EFF vows to free mentally ill Fees Must Fall activist Kanya Cekeshe

20 November 2019 - 11:07 By Unathi Nkanjeni
Kanya Cekeshe was sentenced to five years' imprisonment in December 2017 after pleading guilty to setting alight a police van. His lawyer says he is 'suffering from extreme mental health problems'.
Kanya Cekeshe was sentenced to five years' imprisonment in December 2017 after pleading guilty to setting alight a police van. His lawyer says he is 'suffering from extreme mental health problems'.
Image: Vusumzi_Gqalane via Twitter

The EFF student command says it will intensify the fight for the release of Fees Must Fall student activist Kanya Cekeshe.

This after Cekeshe was sent back to prison after being hospitalised at the weekend, allegedly because he had not received medical treatment he needed in prison.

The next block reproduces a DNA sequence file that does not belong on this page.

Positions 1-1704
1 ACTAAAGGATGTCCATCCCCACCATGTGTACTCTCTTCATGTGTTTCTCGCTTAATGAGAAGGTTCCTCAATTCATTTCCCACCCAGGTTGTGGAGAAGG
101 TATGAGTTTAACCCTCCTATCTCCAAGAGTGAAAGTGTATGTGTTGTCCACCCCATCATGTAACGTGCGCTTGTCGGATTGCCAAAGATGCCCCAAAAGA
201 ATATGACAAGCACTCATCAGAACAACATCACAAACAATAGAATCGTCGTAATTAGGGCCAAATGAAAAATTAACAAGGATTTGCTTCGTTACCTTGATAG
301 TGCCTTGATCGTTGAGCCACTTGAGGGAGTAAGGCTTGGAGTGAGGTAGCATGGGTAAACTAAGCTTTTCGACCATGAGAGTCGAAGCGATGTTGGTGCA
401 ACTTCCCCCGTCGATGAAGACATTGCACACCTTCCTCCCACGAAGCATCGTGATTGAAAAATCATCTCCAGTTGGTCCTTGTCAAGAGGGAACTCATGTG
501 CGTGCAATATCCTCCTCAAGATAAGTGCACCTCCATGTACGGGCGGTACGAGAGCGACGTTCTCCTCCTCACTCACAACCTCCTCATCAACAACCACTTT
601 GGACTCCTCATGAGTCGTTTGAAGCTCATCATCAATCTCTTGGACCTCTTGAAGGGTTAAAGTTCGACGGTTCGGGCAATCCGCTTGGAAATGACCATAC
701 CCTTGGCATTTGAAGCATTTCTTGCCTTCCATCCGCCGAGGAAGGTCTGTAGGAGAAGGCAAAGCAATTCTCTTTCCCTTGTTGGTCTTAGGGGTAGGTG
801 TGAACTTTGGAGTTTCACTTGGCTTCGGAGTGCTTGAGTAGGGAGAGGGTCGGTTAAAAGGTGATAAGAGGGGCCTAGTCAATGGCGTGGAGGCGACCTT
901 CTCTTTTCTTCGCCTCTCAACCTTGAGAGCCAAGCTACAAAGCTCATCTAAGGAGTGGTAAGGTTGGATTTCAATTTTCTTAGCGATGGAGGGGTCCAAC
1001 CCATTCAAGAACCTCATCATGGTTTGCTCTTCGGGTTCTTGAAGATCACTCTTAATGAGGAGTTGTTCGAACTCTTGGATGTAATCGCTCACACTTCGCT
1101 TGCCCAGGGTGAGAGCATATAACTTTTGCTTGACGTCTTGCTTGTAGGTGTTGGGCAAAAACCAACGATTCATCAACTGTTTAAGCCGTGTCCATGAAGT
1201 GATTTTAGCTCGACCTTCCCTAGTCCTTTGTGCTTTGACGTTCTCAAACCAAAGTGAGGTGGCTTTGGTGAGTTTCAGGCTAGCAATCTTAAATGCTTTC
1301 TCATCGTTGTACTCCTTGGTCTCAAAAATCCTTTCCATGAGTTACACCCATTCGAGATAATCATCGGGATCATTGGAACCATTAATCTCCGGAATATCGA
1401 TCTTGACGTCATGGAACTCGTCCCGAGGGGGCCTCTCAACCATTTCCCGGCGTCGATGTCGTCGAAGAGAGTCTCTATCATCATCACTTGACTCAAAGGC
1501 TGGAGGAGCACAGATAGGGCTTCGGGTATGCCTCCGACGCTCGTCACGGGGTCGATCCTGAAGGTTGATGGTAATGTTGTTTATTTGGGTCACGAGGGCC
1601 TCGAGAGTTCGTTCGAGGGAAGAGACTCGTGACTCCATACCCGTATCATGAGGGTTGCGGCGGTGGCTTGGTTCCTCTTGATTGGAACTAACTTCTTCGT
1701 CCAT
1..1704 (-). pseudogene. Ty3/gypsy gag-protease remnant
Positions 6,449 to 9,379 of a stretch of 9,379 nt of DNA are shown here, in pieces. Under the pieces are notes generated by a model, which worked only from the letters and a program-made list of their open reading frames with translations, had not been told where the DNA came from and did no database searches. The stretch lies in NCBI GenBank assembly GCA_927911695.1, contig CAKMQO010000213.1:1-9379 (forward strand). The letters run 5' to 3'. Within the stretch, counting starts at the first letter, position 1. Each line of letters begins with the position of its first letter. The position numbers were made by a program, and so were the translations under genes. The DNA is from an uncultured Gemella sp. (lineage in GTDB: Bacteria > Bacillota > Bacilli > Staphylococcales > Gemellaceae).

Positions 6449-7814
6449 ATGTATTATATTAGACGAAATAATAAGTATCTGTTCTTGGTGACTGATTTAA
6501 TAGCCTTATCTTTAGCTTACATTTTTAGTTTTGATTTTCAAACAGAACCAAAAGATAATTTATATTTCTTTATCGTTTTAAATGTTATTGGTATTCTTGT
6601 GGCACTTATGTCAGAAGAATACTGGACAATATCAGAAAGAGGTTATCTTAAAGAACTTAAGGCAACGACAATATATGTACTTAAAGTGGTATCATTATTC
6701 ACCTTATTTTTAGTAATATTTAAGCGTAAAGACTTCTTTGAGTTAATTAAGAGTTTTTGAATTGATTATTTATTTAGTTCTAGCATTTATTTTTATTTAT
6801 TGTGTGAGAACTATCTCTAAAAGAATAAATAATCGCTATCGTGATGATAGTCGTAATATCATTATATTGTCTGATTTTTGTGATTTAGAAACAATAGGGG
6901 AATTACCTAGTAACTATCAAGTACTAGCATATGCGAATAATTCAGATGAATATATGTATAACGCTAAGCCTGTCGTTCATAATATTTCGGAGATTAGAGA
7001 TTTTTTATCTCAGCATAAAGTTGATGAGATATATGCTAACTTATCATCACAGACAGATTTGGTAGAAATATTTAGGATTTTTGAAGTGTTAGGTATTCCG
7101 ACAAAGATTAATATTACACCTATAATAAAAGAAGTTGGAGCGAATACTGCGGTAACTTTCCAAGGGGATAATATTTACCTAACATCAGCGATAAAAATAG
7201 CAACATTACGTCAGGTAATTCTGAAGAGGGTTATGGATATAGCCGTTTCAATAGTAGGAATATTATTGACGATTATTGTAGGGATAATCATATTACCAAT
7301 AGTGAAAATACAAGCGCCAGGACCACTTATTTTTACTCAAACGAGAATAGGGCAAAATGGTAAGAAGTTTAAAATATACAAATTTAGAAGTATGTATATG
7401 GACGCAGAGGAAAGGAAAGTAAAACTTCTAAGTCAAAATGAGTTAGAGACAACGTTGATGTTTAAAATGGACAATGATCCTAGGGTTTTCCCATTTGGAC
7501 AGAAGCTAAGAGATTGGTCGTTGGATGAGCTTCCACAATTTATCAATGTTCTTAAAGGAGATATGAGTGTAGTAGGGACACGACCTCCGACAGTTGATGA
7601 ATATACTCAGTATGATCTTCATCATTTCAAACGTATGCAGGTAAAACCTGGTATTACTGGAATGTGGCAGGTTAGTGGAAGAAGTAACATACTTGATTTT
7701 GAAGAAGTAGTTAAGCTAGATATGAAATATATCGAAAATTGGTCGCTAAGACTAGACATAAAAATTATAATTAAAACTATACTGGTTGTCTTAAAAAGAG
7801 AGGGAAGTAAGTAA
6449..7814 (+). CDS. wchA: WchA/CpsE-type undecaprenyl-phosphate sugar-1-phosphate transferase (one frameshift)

Cekeshe was sentenced to five years' imprisonment in December 2017. He was arrested in 2016 and pleaded guilty to setting alight a police van during Fees Must Fall protests.

His lawyer, Wikus Steyl, told TimesLIVE that Cekeshe was “suffering from extreme mental health problems”.

“We are in the process of arranging a private psychiatrist and psychologist to urgently consult him,” Steyl said.

Speaking on Power 98.7, EFF student command president Mandla Shikwambana said: “Given these new developments with the status of Kanya, the EFF student command will intensify the struggle of saying we are going to go to the streets and make sure we fight for Kanya to be released.”

He called on communities and students countrywide to support Cekeshe.

He said, as students, they had given up on receiving assistance from the government.

“There is no political will and humanity within people that are leading us. Kanya now is back in prison where he lost his mind. You can tell this government doesn’t care about the future of the young.”

Cekeshe's bid to appeal his conviction for public violence and malicious damage to property, and be released on bail pending the appeal, was dismissed in the Johannesburg magistrate's court in October.

TimesLIVE reported that, in June, he petitioned the high court in Johannesburg to appeal his conviction and sentence. He argued that he did not get a fair trial because his previous advocate had not represented him well.


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